The term NIL IS var always evaluates to TRUE for any variable (but see above for correct use of IS :/=:), whereas it is not known to which value a comparison x < SKIP evaluates for any integer x.
ALGOL 68 leaves intentionally undefined what happens in case of integer overflow, the integer bit representation, and the degree of numerical accuracy for floating point. In contrast, the language Java has been criticized for over-specifying the latter.
Both official reports included some advanced features that were not part of the standard language. These were indicated with an ℵ and considered effectively private. Examples include "≮" and "≯" for templates, the OUTTYPE/INTYPE for crude duck typing, and the STRAIGHTOUT and STRAIGHTIN operators for "straightening" nested arrays and structures.
Except where noted (with a superscript), the language described above is that of the "Revised Report(r1)".
The original language (As per the "Final Report"r0) differs in syntax of the mode cast, and it had the feature of proceduring, i.e. coercing the value of a term into a procedure which evaluates the term. Proceduring would be intended to make evaluations lazy. The most useful application could have been the short-circuited evaluation of boolean operators. In:
As defined in ALGOL 68, it did not work as expected, for example in the code:
against the programmers naïve expectations the print would be executed as it is only the value of the elaborated enclosed-clause after ANDF that was procedured. Textual insertion of the commented-out PROC BOOL: makes it work.
Some implementations emulate the expected behaviour for this special case by extension of the language.
Before revision, the programmer could decide to have the arguments of a procedure evaluated serially instead of collaterally by using semicolons instead of commas (s).
The first argument to test is guaranteed to be evaluated before the second, but in the usual:
then the compiler could evaluate the arguments in whatever order it felt like.
After the revision of the report, some extensions to the language have been proposed to widen the applicability:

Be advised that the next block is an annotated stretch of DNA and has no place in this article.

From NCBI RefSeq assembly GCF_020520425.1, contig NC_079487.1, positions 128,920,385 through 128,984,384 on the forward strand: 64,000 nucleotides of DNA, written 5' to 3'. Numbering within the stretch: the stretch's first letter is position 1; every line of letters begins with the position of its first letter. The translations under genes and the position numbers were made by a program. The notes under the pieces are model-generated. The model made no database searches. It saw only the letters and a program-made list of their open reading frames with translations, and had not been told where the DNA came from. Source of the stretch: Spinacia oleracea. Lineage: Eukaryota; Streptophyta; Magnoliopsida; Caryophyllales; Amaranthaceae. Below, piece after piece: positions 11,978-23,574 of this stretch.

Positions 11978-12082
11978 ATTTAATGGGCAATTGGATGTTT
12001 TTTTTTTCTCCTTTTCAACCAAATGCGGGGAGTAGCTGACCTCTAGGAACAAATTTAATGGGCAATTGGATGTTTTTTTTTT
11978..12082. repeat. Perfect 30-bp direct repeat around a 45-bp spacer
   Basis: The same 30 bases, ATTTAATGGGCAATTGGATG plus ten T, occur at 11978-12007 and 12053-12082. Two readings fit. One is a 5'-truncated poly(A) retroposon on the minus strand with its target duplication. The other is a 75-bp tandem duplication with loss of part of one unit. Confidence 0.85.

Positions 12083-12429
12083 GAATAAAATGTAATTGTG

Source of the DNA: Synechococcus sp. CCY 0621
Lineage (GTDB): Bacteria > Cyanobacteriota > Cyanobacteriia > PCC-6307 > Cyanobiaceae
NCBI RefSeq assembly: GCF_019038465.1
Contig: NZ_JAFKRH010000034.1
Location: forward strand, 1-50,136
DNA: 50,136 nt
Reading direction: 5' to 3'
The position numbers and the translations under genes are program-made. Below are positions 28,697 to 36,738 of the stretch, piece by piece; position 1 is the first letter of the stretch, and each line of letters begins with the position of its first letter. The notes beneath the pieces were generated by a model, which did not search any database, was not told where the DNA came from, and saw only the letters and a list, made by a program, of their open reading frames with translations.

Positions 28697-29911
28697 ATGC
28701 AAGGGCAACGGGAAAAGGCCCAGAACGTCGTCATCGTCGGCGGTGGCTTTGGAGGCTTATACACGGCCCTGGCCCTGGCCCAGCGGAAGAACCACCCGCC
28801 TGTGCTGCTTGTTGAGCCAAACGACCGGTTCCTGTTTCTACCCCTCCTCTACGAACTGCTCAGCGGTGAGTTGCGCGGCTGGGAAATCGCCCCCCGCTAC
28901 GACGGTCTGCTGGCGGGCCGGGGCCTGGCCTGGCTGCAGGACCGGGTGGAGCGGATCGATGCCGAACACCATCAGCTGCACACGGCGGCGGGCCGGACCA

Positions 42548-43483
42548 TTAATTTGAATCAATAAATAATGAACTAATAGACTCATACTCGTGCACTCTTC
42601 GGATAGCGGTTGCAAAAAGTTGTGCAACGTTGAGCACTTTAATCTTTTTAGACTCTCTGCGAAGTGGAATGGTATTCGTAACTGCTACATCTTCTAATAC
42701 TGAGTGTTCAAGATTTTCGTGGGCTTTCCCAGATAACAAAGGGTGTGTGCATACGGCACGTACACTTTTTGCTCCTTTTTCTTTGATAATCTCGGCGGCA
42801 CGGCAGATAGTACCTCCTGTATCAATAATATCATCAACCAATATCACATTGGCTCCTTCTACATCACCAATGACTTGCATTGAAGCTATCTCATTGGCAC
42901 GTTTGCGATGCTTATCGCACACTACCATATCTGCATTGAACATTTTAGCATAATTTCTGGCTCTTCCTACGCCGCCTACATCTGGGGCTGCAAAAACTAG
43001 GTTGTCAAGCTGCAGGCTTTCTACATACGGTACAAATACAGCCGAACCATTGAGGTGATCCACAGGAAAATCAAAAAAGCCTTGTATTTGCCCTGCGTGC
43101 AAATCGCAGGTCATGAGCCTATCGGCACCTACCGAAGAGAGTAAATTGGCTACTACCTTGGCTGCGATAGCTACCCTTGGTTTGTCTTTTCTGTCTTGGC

So far, only partial parametrisation has been implemented, in Algol 68 Genie.
The S3 language that was used to write the ICL VME operating system and much other system software on the ICL 2900 Series was a direct derivative of Algol 68. However, it omitted many of the more complex features, and replaced the basic modes with a set of data types that mapped directly to the 2900 Series hardware architecture.
ALGOL 68R(R) from RRE was the first ALGOL 68 subset implementation, running on the ICL 1900. Based on the original language, the main subset restrictions were definition before use and no parallel processing. This compiler was popular in UK universities in the 1970s, where many computer science students learnt ALGOL 68 as their first programming language; the compiler was renowned for good error messages.
ALGOL 68RS(RS) from RSRE was a portable compiler system written in ALGOL 68RS (bootstrapped from ALGOL 68R), and implemented on a variety of systems including the ICL 2900/Series 39, Multics and DEC VAX/VMS. The language was based on the Revised Report, but with similar subset restrictions to ALGOL 68R. This compiler survives in the form of an Algol68-to-C compiler.
In ALGOL 68S(S) from Carnegie Mellon University the power of parallel processing was improved by adding an orthogonal extension, eventing. Any variable declaration containing keyword EVENT made assignments to this variable eligible for parallel evaluation, i.e. the right hand side was made into a procedure which was moved to one of the processors of the C.mmp multiprocessor system. Accesses to such variables were delayed after termination of the assignment.
Algol 68 Genie(G) by M. van der Veer is an ALGOL 68 implementation for today's computers and operating systems.
"Despite good intentions, a programmer may violate portability by inadvertently employing a local extension. To guard against this, each implementation should provide a PORTCHECK pragmat option. While this option is in force, the compiler prints a message for each construct that it recognizes as violating some portability constraint."